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St Mary's, Bronllys - - 318121.jpg
St Mary's church
Grid reference: SO144350
Location: 52°0’25"N, 3°14’56"W
Population: 1,217  (2001)
Post town: Brecon
Postcode: LD3
Dialling code: 01874
Local Government
Council: Powys
Brecon & Radnorshire

Bronllys is a village in Brecknockshire between the nearby towns of Brecon and Talgarth. It has recently benefited from a new bypass as part of the Talgarth Relief Road and Bronllys Bypass scheme.

Despite being a small village it has a swimming pool and small leisure centre, post office and hospital.

The castle

Bronllys Castle motte and tower
Bronllys castle is a motte and bailey fortress standing south of the village, towards Talgarth. The castle was founded in or soon after 1144 when the district was granted to Walter de Clifford by Roger Fitzmiles, 2nd Earl of Hereford. Walter seems to have been responsible for building the round tower on the motte for in 1165 it caught fire and a stone tumbling from the battlements killed Earl Roger's last surviving brother Mahel de Hereford. In September 1233 Walter III de Clifford had a force of over 200 men here defending the castle against his father-in-law Llywelyn ab Iorwerth. The castle passed from the Cliffords to the Giffards and eventually the de Bohun Earls of Hereford.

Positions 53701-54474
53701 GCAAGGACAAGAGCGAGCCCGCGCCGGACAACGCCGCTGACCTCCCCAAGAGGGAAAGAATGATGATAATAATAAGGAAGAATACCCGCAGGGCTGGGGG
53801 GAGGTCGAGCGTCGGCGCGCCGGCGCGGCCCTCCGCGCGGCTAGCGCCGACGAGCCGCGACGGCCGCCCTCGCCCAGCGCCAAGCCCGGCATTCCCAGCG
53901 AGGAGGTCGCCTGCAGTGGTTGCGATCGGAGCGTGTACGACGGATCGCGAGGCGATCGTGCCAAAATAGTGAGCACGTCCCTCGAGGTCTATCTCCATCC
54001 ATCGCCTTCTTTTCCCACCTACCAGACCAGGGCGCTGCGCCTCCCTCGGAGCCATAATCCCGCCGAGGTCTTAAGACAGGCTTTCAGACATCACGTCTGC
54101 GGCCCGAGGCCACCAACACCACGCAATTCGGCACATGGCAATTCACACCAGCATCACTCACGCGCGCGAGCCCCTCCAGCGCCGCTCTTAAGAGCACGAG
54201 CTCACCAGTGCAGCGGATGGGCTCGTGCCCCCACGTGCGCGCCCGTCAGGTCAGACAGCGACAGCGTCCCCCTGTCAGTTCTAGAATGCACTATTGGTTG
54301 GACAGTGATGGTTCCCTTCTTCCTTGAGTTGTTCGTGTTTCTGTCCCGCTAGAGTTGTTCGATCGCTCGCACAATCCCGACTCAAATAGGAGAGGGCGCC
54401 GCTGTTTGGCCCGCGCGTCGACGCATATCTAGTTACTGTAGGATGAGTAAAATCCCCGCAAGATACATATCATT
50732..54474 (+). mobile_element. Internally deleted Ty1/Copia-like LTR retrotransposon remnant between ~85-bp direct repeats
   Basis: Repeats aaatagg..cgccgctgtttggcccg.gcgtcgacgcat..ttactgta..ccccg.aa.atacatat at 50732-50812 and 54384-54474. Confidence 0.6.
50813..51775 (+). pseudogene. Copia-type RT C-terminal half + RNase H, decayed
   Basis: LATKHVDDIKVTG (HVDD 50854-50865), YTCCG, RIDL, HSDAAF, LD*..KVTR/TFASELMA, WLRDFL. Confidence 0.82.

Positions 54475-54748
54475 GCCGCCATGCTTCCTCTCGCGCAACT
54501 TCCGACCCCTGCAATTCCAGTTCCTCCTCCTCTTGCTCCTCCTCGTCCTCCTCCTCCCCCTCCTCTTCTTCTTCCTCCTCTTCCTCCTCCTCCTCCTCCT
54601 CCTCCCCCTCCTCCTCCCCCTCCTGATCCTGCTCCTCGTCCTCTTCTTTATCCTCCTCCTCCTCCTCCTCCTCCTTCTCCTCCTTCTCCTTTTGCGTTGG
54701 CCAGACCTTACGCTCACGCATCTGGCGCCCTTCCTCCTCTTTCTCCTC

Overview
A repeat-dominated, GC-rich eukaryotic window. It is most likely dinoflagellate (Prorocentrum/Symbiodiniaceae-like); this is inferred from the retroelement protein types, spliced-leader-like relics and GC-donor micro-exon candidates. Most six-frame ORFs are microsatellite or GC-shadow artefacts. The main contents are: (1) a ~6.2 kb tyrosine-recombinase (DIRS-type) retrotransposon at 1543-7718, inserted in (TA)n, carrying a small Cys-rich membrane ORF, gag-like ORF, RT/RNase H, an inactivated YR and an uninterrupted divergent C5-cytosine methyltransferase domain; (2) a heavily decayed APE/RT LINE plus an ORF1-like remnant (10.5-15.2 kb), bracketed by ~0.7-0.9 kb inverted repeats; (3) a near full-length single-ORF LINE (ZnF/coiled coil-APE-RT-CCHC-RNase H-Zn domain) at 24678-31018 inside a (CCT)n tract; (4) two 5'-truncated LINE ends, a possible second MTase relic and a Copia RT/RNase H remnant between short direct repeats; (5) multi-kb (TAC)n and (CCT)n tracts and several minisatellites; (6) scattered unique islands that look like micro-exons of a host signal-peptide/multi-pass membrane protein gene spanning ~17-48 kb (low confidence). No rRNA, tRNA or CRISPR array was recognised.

In 1399 Henry IV took possession of all de Bohun property. The castle was additionally fortified against Owain Glyndŵr during the early years of his rebellion in the early 15th century. Bronllys Castle was never again occupied and by 1583 had fallen into disrepair. A short spell in the possession of the Duke of Buckingham did nothing to improve its state, and in 1521 was once again crown property, where it has remained ever since.[1] It is now in the care of Cadw, the arm of the Welsh Assembly charged with care of historic monuments and is open to the public between April and October.[2]


  1. Hull, Lise. "Bronllys Castle". The Castles of Wales. Retrieved 28 December 2012. 
  2. "Bronllys Castle". Cadw. Welsh Government. 
  • Remfry, P.M., The Castles of Breconshire [Logaston, 1999]

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